The basis bombshellAnother reason most believe the repeal will be stopped is the basis issue. Basis is the cost, or value, of an asset that is subtracted from its sales price to determine net profit. Tax then is generally due on that profit amount.
Under current law, when a person dies, basis in any bequeathed asset is "stepped-up" to its market value on the date of death. For example, your grandmother bought a stock for $10,000. To keep things simple, we'll ignore things that could have added to the stock's basis. She left you that stock, which on the day she passed away was worth $100,000. If you inherited the stock this year, your stepped-up basis would be $100,000. You could turn around and sell it for that amount and owe no tax.
But in with the estate tax repeal in 2010, carryover basis will be used instead. This would mean if you inherit your grandmother's stock next year, you'll also inherit her $10,000 basis in the asset.
Realizing the hit some heirs could take, tax law does allow for two types of basis adjustments in 2010: a $1.3 million aggregate basis increase and a $3 million spousal property basis increase. That year if you, as a nonspouse, inherit property worth more than $1.3 million, you'll have to choose which of the assets you want to be included in the stepped-up basis allowance. You'll owe tax on any other assets based on the original basis.
Those decisions and calculations could get very complicated. Or, says Eva Rosenberg, a Northridge, Calif., enrolled agent and editor of the Web's Ask TaxMama newsletter, without the current full market-value-at-death step-up in basis, "life would a shambles."
"We count on not selling certain assets because we don't want to deal with it, where we have assets that were purchased years ago and we're unable to determine the cost," says Rosenberg. "It's too expensive to figure that stuff out. Now if somebody dies, we have a way (stepped-up basis) to establish a tax basis for some things."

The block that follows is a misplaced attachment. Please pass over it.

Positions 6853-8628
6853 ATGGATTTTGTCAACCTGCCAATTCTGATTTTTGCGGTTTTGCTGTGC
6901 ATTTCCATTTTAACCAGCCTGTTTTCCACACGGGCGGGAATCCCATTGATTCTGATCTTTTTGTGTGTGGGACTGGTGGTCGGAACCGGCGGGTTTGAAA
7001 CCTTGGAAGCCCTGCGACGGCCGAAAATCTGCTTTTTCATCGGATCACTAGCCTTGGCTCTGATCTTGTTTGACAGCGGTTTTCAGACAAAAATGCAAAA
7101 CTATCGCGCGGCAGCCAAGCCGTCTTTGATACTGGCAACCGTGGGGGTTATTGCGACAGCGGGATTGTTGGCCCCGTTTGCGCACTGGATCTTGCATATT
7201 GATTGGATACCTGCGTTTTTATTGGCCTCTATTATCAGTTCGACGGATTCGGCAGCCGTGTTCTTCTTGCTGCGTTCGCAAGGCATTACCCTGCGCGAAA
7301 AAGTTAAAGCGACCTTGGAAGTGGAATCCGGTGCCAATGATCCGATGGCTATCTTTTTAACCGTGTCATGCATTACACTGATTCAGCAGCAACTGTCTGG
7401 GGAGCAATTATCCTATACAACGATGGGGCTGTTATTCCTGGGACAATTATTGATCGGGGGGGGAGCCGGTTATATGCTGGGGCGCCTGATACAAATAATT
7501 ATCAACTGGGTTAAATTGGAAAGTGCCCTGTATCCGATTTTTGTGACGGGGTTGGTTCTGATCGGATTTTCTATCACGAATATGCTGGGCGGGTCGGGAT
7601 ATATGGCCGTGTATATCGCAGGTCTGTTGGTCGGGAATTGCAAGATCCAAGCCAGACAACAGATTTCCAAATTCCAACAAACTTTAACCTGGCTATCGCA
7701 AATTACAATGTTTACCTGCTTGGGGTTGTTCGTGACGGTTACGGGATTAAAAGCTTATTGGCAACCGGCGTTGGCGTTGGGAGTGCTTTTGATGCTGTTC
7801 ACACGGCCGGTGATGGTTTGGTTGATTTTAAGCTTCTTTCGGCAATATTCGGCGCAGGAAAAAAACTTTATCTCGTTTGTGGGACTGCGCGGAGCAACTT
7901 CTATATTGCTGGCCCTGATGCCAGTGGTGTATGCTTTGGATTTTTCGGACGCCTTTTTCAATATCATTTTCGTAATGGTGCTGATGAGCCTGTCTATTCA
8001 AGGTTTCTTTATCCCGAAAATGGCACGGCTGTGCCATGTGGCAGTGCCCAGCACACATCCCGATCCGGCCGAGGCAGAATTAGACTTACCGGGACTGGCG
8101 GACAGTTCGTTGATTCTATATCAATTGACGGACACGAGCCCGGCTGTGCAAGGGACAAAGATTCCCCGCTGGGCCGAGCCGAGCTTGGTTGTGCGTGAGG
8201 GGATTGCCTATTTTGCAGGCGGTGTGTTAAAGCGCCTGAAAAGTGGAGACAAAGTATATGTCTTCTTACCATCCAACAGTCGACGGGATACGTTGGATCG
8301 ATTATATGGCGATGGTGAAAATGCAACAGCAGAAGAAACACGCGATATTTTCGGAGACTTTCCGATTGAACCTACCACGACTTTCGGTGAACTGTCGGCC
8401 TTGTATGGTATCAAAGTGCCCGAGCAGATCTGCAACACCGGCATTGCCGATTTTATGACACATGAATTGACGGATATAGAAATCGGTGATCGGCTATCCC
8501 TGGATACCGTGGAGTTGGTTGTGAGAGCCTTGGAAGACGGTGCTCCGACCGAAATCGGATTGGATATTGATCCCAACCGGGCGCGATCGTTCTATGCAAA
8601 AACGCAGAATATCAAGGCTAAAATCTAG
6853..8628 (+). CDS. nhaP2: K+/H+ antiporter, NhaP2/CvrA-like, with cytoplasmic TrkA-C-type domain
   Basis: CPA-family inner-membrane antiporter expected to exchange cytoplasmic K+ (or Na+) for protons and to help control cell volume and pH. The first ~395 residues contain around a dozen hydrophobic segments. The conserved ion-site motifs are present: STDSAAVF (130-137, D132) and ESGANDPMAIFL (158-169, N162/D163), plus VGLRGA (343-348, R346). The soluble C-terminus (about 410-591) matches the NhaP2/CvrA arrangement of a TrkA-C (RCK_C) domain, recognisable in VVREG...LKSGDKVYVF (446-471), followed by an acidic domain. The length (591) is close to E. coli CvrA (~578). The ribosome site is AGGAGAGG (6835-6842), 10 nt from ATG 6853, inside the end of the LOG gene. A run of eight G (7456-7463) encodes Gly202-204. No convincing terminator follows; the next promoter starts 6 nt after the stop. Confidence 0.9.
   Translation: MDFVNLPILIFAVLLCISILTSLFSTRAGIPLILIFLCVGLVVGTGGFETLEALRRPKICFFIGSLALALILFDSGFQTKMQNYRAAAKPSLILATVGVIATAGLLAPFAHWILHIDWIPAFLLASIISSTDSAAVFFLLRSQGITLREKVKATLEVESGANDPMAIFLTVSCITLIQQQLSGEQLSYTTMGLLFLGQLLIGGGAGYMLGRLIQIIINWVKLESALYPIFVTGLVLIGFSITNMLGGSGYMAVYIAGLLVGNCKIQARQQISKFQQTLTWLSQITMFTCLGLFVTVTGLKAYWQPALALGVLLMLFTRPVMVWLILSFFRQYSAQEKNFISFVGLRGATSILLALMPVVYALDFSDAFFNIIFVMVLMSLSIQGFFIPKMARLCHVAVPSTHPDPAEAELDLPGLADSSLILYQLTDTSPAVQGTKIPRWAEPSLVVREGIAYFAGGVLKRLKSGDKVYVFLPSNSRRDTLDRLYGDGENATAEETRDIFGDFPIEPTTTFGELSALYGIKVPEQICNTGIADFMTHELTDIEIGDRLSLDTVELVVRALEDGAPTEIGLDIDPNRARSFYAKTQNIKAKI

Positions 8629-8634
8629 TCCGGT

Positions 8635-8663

And even with the basis options that will remain after the state tax's repeal, some heirs of a $3.5 million or less estate that is now exempt from the tax could benefit more if the current law and full-market-value step-up system is retained, says Massey.
Ways and Means Committee Chief Tax Counsel John Buckley noted such situations at a Tax Governance Institute Web cast in September. The number of estates that would benefit from repeal is tiny, he said, when compared to those that would suffer from the loss of stepped-up basis.
Realizing that, it's safe to assume that Congress will want to make sure the law benefits as many of their constituent taxpayers as possible.
Why Congress can waitThe big issue remains, however, as to when the estate tax repeal will be stopped. Congress is notorious for letting tax laws lapse and then reinstating them retroactively. Many argue that dealing with estate tax issues in that way would be difficult and possibly unconstitutional.
Not so, says Jeffrey N. Pennell, professor at Emory University Law School in Atlanta, Ga. A specialist in income tax, wealth transfer tax, trusts and estates and estate planning, Pennell's treatise on the subject examines a unanimous 1994 Supreme Court decision that held a retroactive change to the estate tax was constitutional.
As for practical issues, an estate tax return generally is due nine months after the date of death. So, notes Pennell, that gives lawmakers until September 2010, the first filing due date for estates of those who pass away next January.
There also are some other reasons Congress might put off changing the estate tax law, says Pennell.
There could be some political gain on both sides of the aisle. "It's probably tongue-in-cheek, but there are people who believe that Congress wants a chance to point fingers, place blame," says Pennell. "Democrats can say to Republicans you created this mess so that come Jan. 1 we'll have people pushing mama from the train. And Republicans can wag their fingers and say to Democrats you were in control and could have fixed it in a timely manner."
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